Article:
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Farmers set for Kharif sowing season

India gears up for Kharif crop

A drop in daily Covid 19 cases in the country just ahead of the Kharif sowing season aided by an expected normal monsoon has soothed the farmers and policymakers despite hiccups caused by the spread of the infection in the rural area this time.

However, hit by the Covid 19 pandemic, thousands of farmers in the country are moving away from vegetable crops which are perishable in nature and turning to field crops—crops other than agriculture. This is expected to push up production of rice, wheat, millets and other items even more.

However, experts said though a few vegetables may be in short supply due the reluctance of farmers to sow long haul vegetable crops due to a rise in uncertainty, overall the food supply will be in tact. This would mean that the country’s food stocks are in tact which in turn will help in keeping prices in check.

Also read: India could see another bumper crop despite Covid 19

Just a few days ago, Prime Minister Narendra Modi in his Mann ki Baat noted that the farmers despite the outbreak of the pandemic, ensured production of a bumper crop followed by government’s record procurement.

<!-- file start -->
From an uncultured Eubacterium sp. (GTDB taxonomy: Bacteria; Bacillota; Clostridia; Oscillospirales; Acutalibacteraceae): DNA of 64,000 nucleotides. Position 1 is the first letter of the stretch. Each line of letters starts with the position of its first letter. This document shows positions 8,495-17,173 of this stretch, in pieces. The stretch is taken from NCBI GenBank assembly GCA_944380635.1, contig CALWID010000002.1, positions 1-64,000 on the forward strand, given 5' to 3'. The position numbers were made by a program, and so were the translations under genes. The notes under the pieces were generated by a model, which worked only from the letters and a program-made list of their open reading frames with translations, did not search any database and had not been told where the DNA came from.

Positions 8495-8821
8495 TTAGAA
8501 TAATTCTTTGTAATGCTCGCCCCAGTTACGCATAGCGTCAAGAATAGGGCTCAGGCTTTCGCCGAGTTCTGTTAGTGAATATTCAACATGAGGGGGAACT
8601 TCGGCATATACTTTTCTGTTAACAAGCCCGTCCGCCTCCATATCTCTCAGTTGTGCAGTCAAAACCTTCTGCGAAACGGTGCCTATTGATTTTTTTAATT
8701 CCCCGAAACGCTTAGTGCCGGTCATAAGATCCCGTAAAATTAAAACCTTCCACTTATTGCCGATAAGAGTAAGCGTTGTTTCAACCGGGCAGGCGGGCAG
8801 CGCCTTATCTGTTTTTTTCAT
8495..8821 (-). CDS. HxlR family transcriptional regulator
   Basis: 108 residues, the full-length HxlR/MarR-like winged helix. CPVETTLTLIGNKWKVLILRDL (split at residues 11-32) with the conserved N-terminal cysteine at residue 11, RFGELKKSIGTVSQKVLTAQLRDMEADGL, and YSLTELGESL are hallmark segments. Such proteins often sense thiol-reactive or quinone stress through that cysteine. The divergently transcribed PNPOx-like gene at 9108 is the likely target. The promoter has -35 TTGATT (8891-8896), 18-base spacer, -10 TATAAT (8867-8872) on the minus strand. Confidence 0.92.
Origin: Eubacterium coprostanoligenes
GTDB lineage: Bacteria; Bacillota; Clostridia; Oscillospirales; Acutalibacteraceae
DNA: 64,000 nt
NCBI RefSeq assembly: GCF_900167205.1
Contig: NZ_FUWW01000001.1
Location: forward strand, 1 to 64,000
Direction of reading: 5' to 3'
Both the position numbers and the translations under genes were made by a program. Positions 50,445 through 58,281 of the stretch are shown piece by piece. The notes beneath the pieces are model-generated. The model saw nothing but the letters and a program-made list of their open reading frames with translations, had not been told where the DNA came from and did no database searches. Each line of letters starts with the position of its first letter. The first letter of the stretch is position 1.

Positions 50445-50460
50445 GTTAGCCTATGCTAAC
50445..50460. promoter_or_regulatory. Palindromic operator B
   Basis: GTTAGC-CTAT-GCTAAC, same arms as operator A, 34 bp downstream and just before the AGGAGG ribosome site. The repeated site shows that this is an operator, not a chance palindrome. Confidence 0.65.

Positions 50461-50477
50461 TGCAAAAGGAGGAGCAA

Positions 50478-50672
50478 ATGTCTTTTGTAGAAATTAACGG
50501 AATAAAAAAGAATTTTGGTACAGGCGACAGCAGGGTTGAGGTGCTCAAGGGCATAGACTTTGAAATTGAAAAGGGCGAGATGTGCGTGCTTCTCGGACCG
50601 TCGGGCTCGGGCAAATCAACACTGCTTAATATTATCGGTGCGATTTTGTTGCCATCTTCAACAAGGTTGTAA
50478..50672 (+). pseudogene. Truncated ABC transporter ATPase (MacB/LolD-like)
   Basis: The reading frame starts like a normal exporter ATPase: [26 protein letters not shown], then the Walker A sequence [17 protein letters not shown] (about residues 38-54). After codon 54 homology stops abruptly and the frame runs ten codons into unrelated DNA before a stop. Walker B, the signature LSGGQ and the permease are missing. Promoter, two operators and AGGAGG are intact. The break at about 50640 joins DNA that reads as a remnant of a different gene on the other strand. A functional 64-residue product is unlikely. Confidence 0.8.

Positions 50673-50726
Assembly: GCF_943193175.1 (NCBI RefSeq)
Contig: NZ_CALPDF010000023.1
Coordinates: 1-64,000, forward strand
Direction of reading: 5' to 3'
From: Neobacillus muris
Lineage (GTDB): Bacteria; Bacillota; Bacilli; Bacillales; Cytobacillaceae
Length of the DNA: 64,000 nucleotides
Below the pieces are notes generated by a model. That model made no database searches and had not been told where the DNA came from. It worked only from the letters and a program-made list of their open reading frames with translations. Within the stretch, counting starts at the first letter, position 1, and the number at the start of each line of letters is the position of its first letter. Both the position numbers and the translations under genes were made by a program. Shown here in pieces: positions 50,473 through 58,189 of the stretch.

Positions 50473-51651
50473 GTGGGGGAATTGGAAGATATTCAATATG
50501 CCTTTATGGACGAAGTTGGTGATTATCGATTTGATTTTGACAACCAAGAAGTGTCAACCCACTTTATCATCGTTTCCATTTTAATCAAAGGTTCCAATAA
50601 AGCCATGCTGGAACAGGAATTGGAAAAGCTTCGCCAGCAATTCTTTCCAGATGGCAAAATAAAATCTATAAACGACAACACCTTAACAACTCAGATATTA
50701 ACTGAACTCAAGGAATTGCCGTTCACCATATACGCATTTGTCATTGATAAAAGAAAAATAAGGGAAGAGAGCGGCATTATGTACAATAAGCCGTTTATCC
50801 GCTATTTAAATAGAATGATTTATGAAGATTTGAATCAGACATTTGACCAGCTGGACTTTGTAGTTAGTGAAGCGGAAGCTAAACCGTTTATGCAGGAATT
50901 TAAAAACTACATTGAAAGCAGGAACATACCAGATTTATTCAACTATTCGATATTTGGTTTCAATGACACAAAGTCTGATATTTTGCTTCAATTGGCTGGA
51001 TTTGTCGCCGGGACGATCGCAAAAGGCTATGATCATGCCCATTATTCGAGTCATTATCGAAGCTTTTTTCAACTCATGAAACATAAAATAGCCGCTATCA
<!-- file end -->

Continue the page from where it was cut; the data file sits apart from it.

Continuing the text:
“Unlike Covid 1, Covid 2 has hit the rural areas including the farming community, giving rise to anxiety and fear. Though things have started to look up from May 15 onwards, as the number of infected cases has come down, farmers are taking to field crops including cereals,” Venkatram Vasantavada, Managing Director & CEO, SeedWorks International Pvt Ltd told India Narrative.

Agriculture, with its allied sectors, which contributes 39 per cent to the rural economy, forms the backbone of the Indian economy. About 70 per cent of the country’s rural households primarily depend on agriculture for their livelihood, with 82 percent of farmers being small and marginal.

Meanwhile, economists said that going ahead with the vaccination drive will be critical to boost sentiments.

Also read: India's rice exports in 2020-21 is the highest ever by any country, despite Covid-19 blues

“State as well as the Centre are aware of the criticality of the rural sector and its contribution to the economy. The authorities are moving fast in not only containing the spread of the infection but also ensuring that pace of vaccination picks up in the hinterland,” Sanjay Kaul, Chairman, Impact Group of Companies and head of the National Advisory Council, Rural Marketing Association of India (RMAI) told India Narrative.

Kaul added that there could be a dent in economic activities in the first quarter of the current financial year but “things are already looking up and with a good monsoon we expect the situation to be under control.”